Witness feared car would ‘kill someone’

Written by admin on 30/07/2019 Categories: 佛山桑拿网

A witness feared someone would be killed when she saw a Mercedes-Benz allegedly driven by Tasmania’s director of public prosecutions travelling in the wrong lane.


Sabina Van Ingen has told a Hobart court she passed the car shortly before it was involved in a fatal crash.

Prosecutors allege DPP Tim Ellis was driving in an overtaking lane for oncoming traffic when the Mercedes collided with a Toyota Corolla last year.

The Toyota’s driver, 27-year-old Launceston woman Natalia Pearn, was killed.

Ellis has pleaded not guilty to a charge of causing death by negligent driving.

Ms Van Ingen became emotional as she described her feelings on passing the Mercedes.

“I said to my husband that he’s going to kill somebody,” she told the Hobart Magistrates Court.

Ms Van Ingen said she didn’t have time to flash her headlights at the car as she watched it stay within the lane for around 100 metres.

She heard of the fatal crash in a phone call to her father that evening and called police.

Other witnesses told of their fears of an accident when they observed a car in the wrong lane on the Midland Highway between Hobart and Launceston.

Jane Bird, a passenger in the car behind Ellis’s, said the southbound Mercedes moved into the wrong lane for no apparent reason.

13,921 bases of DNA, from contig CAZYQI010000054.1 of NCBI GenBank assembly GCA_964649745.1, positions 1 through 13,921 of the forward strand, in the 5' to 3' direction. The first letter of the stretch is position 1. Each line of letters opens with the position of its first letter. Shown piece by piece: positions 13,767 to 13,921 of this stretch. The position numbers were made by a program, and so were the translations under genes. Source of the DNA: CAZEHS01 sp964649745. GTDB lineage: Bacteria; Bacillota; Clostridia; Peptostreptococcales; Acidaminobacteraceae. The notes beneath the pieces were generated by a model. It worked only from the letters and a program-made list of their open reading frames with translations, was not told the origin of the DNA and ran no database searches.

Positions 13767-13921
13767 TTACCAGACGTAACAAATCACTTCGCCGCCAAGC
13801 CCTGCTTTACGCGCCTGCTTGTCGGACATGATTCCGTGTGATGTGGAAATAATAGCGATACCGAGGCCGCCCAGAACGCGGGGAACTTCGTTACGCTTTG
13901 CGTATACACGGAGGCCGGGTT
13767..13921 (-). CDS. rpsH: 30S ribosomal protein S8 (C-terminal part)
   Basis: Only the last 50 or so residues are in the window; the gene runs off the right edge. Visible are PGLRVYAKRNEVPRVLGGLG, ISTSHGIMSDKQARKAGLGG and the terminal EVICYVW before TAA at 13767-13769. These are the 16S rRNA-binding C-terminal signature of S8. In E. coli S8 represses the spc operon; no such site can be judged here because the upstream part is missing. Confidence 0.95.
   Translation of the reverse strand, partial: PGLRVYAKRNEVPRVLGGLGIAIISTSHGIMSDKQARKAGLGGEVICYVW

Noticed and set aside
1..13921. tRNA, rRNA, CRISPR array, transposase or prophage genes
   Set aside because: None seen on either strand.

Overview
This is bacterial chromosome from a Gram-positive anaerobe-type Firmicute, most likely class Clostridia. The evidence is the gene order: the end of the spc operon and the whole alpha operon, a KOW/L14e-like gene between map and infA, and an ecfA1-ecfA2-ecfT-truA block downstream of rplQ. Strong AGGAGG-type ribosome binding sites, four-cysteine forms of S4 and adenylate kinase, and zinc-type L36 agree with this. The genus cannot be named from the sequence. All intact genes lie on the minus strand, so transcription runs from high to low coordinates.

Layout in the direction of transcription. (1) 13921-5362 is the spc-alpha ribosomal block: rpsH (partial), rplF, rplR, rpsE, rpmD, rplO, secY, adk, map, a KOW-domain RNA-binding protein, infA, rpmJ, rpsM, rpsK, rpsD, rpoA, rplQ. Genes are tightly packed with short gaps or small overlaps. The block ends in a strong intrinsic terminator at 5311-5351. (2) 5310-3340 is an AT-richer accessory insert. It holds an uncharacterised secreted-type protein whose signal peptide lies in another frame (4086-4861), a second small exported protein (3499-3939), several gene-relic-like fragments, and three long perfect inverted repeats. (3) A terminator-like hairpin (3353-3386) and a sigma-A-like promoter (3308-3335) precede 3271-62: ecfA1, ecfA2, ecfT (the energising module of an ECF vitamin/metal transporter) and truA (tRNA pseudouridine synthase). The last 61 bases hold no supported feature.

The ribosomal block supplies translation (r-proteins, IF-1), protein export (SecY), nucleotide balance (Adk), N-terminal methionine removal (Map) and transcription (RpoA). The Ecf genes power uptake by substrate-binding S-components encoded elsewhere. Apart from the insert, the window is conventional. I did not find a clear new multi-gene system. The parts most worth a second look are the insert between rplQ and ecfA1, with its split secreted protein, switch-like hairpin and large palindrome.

“My first thought was … what is that car doing?” Ms Bird said.

“(We) thought potentially something terrible could happen.”

Ms Bird said the car was driven “smoothly and quite controlled” in a middle lane meant for northbound traffic.

She told the driver of the car she was in to slow down.

The pair came across the aftermath of the crash, which also included a third car, when they rounded a bend.

Crash investigators have told the court the head-on impact most likely occurred in the northbound middle lane.

They say there is no evidence of strong braking or violent steering from either car.

Ellis told police in an interview soon after the accident he didn’t recall the first impact, with the Toyota.

He said he had been diagnosed with sleep apnoea for 18 months and it would be the only explanation if his car had been in the wrong lane.

The hearing will continue on Wednesday.

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